Hijab wearers or "hijabis" were numerous among the speakers and many spoke of the personal choice a young woman makes when she chooses to wear the traditional headscarf.  Many had been warned that it would make them become a target for Islamaphobia.  They were affronted by the hijab having been pulled off the student's head and explained the significance of the scarf: "A hijab is the dignity of a Muslim woman."  One man said that the student "might has well have been completely naked" because the garment was so important to the teenager as a sign of modesty and carried such meaning.  The President of the East Brunswick Muslim Student Association said, "I woke up this morning and decided about my hijab.  Now it makes me feel like a target. My safety is in jeopardy."  Several speakers mentioned that they warned or had been warned by concerned family members not to wear the hijab for safety reasons.  However, one young woman said, "I feel empowered by my hijab."

The security guards at the high school came under heavy criticism, more than anyone else involved in the incident itself.  East Brunswick made national news last year when armed security guards were placed in every school coincidentally following the Parkland school shootings.  Repeatedly speakers asked, "Where were the security guards?"  One student entered the cafeteria during the incident and could hear many cries for help, but no guards came to the assistance of the student.  A teacher wound up breaking up the fight.  "I need my school to protect me, " said a student who spoke.  "There were no security guards in sight."  Some students complained that the guards are often inattentive.  A parent who was proud to have moved to East Brunswick because of the reputation of the public schools, but "If our children are not safe here, we have to take our taxes and go."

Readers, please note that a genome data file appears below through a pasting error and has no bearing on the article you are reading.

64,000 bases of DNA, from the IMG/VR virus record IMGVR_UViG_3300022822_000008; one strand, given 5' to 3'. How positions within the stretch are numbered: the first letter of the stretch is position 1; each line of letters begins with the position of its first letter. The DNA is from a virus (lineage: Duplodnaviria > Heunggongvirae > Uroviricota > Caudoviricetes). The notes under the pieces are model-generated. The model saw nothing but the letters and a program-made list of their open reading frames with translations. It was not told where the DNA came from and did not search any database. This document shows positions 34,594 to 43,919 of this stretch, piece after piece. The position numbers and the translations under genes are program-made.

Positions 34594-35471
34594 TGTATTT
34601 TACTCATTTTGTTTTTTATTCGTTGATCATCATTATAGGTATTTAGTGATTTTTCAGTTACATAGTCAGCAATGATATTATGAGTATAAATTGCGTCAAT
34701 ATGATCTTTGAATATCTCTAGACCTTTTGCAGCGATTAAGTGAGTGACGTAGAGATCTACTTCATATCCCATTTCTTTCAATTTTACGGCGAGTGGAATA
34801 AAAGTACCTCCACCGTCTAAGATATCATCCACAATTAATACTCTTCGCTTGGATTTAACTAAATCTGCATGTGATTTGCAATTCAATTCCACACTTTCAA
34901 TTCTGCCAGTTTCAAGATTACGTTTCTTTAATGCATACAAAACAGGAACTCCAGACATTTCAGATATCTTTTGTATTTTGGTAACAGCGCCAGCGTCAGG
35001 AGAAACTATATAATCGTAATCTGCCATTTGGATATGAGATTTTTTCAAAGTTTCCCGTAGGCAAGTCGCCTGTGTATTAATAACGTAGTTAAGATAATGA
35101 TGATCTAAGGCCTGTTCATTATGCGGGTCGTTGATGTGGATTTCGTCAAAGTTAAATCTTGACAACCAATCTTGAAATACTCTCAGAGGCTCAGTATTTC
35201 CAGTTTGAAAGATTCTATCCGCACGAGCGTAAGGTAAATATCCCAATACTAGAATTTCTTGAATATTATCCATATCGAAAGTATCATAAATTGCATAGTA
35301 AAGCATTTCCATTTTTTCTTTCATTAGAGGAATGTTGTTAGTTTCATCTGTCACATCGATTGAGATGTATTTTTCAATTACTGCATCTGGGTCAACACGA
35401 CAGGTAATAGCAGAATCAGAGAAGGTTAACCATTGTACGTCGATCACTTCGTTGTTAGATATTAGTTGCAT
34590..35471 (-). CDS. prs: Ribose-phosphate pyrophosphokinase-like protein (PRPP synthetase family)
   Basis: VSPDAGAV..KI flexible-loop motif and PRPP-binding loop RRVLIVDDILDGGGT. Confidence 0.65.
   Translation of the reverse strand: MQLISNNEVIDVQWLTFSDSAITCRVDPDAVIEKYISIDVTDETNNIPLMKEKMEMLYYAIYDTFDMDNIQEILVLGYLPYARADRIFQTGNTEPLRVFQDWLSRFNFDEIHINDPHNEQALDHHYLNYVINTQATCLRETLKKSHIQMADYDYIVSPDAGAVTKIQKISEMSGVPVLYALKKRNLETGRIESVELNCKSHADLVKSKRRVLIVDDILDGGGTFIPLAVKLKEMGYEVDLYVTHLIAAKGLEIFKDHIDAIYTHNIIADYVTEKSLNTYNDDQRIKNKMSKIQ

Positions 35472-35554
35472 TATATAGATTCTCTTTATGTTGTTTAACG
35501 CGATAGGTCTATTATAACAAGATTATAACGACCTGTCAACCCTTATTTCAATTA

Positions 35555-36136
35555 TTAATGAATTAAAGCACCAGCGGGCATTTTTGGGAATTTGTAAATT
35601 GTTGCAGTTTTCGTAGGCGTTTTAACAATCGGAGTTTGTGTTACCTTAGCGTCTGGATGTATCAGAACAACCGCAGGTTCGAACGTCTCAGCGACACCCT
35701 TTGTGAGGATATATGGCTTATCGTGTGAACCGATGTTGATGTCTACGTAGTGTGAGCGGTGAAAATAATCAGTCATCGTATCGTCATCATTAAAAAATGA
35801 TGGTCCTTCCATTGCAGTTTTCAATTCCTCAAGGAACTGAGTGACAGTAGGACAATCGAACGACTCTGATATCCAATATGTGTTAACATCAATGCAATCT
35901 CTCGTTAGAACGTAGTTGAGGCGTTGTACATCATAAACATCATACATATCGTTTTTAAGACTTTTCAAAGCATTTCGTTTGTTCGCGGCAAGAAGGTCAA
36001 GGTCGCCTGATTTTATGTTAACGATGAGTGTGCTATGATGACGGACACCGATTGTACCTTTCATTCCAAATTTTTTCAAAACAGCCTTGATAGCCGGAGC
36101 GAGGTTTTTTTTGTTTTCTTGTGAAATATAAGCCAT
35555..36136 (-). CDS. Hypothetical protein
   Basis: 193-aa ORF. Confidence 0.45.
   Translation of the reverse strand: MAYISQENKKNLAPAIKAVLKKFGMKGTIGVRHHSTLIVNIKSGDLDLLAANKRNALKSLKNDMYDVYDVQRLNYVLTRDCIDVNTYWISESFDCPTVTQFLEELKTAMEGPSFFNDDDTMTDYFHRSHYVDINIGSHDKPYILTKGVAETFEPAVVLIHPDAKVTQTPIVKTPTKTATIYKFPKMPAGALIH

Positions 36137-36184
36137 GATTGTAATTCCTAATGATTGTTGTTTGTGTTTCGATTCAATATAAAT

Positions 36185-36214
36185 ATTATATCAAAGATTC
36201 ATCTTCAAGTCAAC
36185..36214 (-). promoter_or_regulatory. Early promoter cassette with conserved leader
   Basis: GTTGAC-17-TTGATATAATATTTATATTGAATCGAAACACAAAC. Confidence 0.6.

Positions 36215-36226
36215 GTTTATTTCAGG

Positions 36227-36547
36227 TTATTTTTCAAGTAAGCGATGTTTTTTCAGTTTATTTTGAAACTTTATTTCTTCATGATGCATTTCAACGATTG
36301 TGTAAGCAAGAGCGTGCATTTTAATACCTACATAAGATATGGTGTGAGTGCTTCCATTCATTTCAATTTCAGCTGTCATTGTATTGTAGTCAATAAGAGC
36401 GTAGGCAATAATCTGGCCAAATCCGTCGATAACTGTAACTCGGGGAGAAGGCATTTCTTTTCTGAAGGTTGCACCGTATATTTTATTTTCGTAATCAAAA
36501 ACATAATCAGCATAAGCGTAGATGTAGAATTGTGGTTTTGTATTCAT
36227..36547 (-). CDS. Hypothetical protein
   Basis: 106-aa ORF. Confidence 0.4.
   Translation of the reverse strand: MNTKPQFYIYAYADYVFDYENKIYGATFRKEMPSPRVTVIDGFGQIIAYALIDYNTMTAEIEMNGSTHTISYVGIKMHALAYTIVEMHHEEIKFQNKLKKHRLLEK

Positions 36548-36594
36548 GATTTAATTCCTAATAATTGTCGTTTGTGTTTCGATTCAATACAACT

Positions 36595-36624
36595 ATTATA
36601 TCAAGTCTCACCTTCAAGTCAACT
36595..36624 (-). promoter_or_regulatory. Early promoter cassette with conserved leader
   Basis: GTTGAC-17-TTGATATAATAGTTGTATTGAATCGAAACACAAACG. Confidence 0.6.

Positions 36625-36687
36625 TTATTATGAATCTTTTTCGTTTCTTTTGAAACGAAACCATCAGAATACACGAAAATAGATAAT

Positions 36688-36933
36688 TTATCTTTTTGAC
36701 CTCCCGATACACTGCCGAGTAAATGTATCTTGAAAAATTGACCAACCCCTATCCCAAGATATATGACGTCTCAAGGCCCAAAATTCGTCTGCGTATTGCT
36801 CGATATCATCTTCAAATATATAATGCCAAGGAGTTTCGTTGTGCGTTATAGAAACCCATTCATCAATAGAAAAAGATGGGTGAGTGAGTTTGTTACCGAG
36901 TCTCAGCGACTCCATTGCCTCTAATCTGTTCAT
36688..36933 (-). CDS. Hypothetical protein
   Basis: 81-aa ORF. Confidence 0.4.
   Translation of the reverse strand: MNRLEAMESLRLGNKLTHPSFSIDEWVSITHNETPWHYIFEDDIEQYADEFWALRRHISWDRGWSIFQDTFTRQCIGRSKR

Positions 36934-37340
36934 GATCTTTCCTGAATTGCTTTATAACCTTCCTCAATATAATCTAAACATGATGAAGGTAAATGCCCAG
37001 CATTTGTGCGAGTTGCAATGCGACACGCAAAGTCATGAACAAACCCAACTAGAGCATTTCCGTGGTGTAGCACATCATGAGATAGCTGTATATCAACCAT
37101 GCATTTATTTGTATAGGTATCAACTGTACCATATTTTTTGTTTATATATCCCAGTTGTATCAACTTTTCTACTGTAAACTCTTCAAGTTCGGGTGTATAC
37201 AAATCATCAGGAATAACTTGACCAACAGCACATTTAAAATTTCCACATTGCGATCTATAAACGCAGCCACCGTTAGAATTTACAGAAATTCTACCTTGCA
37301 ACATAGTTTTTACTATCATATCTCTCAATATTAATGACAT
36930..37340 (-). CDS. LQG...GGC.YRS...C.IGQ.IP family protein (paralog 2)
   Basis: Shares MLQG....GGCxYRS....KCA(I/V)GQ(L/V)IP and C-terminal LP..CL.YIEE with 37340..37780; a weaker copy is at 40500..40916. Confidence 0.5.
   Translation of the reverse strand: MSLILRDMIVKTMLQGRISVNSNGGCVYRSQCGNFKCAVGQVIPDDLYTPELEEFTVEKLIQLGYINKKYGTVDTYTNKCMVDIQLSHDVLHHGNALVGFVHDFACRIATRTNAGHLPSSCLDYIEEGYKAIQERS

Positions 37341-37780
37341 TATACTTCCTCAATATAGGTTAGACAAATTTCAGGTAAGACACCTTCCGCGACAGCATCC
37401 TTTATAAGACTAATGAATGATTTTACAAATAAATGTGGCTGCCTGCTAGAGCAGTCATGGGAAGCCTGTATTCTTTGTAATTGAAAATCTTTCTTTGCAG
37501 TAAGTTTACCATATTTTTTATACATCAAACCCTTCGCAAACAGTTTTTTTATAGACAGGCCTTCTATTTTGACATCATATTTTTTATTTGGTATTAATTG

The issue that garnered the most complaints was that of the district's Zero Tolerance Policy, which, in this case, referred to the fact that both girls in the fight received the same punishment - suspension - as a result of having engaged in the altercation.  Almost every speaker called for the girl wearing the hijab to have her suspension rescinded and saw the act more as an attack rather than a fight.  They pointed out that the aggressor had been involved in several fights before and said that suspension would have little impact on her, but that the other girl had a clean record and did not want this blot on her high school experience right before graduation.  Both girls are Seniors. Some speakers called for more help for the aggressive girl, who they said was failed by the system, or saying she uses the school as a "hunting ground to find her next victim."

Many saw the policy as giving an advantage to bullies, as it discourages students from fighting back, as they will be punished.  Others said that it was an oxymoron, "If am going to get the same punishment for not defending myself as I do for defending myself, I might as well defend myself." Said one speaker, "We are sending a message loud and clear.  We have no tolerance for the zero tolerance policy." 

Other speakers were vitriolic, accusing the BOE members of not doing their jobs and calling for them to be voted out of office. Former BOE candidate Wesam Berjuoui called for more diversity in staffing in East Brunswick and called the Blue Ribbon designation "phony" unless the district makes serious changes.

After three hours of the public portion of the meeting, the Board of Education began the regular meeting at around 11:30.